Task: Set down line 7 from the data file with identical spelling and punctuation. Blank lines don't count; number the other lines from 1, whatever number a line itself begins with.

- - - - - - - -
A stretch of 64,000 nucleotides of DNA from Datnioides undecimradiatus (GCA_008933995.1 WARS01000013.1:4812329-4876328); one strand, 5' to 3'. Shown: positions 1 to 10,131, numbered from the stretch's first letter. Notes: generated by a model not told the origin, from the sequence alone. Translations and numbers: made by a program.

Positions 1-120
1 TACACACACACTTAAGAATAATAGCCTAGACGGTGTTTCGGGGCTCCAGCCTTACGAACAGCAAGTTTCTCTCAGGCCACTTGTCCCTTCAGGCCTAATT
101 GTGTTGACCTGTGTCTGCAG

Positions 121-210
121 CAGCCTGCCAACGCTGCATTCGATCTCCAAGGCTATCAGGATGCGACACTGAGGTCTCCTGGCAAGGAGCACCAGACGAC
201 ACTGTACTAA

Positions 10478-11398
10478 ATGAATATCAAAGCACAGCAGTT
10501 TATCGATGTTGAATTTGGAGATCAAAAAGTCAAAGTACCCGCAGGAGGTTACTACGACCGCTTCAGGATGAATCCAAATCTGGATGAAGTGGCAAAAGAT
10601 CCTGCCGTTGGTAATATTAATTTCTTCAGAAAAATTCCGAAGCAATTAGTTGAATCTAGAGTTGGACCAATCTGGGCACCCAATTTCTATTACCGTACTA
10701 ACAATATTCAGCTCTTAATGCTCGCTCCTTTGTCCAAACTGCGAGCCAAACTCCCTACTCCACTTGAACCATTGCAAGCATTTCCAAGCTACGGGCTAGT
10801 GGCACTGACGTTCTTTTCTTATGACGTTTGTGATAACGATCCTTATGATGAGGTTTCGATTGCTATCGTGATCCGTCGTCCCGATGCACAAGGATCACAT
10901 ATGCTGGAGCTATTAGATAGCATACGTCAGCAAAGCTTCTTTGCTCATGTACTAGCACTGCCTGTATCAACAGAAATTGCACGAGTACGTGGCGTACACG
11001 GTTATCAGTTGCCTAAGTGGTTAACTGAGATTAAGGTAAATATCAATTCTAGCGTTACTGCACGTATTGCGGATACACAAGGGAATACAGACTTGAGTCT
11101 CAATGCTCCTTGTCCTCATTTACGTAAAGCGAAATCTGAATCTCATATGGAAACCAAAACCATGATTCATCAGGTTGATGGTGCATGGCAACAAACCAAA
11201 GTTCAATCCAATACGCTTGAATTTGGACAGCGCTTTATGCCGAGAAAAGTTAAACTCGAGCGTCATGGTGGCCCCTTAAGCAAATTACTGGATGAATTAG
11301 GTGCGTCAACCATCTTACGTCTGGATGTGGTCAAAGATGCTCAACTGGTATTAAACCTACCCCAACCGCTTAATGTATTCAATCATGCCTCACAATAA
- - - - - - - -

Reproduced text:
201 ACTGTACTAA